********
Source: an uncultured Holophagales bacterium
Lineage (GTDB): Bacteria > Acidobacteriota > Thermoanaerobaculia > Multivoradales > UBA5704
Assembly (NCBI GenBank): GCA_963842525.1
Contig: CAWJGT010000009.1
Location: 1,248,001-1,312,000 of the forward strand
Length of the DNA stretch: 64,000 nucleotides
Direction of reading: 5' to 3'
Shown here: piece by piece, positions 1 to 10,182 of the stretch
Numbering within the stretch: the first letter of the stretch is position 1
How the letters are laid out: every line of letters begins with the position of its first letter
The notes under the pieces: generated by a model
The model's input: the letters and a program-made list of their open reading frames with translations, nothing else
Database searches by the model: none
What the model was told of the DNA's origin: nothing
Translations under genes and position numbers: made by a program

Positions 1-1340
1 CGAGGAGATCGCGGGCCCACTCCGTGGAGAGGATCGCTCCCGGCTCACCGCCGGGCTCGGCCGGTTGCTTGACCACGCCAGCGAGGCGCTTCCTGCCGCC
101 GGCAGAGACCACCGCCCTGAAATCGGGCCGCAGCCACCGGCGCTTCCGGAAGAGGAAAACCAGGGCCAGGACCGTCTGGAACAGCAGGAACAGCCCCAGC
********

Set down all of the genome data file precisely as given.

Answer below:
Source: an uncultured Holophagales bacterium
Lineage (GTDB): Bacteria > Acidobacteriota > Thermoanaerobaculia > Multivoradales > UBA5704
Assembly (NCBI GenBank): GCA_963842525.1
Contig: CAWJGT010000009.1
Location: 1,248,001-1,312,000 of the forward strand
Length of the DNA stretch: 64,000 nucleotides
Direction of reading: 5' to 3'
Shown here: piece by piece, positions 1 to 10,182 of the stretch
Numbering within the stretch: the first letter of the stretch is position 1
How the letters are laid out: every line of letters begins with the position of its first letter
The notes under the pieces: generated by a model
The model's input: the letters and a program-made list of their open reading frames with translations, nothing else
Database searches by the model: none
What the model was told of the DNA's origin: nothing
Translations under genes and position numbers: made by a program

Positions 1-1340
1 CGAGGAGATCGCGGGCCCACTCCGTGGAGAGGATCGCTCCCGGCTCACCGCCGGGCTCGGCCGGTTGCTTGACCACGCCAGCGAGGCGCTTCCTGCCGCC
101 GGCAGAGACCACCGCCCTGAAATCGGGCCGCAGCCACCGGCGCTTCCGGAAGAGGAAAACCAGGGCCAGGACCGTCTGGAACAGCAGGAACAGCCCCAGC